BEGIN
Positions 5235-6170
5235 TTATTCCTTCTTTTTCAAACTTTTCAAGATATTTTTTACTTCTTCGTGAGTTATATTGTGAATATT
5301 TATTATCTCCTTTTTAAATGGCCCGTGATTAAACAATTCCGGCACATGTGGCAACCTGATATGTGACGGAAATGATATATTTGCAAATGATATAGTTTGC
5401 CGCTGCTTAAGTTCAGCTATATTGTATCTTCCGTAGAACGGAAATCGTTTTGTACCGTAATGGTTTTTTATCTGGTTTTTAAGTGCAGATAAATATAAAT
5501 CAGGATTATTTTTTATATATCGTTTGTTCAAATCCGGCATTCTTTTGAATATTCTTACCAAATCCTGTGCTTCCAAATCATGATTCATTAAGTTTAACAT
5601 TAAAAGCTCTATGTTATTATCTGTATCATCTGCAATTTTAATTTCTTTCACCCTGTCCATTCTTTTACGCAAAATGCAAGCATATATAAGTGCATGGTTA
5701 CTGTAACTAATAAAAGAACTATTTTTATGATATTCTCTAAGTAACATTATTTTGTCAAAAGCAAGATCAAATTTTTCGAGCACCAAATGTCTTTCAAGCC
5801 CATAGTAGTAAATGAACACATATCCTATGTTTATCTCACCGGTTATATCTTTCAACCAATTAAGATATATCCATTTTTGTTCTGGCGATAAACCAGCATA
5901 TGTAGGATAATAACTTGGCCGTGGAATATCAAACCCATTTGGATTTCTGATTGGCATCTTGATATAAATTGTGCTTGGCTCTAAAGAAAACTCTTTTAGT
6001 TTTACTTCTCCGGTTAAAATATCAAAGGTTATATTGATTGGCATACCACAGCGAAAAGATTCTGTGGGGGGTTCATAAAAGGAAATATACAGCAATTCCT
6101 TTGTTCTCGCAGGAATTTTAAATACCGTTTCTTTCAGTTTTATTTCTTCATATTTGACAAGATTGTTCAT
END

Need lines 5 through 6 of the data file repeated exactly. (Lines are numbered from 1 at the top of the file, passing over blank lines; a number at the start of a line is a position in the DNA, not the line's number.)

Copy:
5501 CAGGATTATTTTTTATATATCGTTTGTTCAAATCCGGCATTCTTTTGAATATTCTTACCAAATCCTGTGCTTCCAAATCATGATTCATTAAGTTTAACAT
5601 TAAAAGCTCTATGTTATTATCTGTATCATCTGCAATTTTAATTTCTTTCACCCTGTCCATTCTTTTACGCAAAATGCAAGCATATATAAGTGCATGGTTA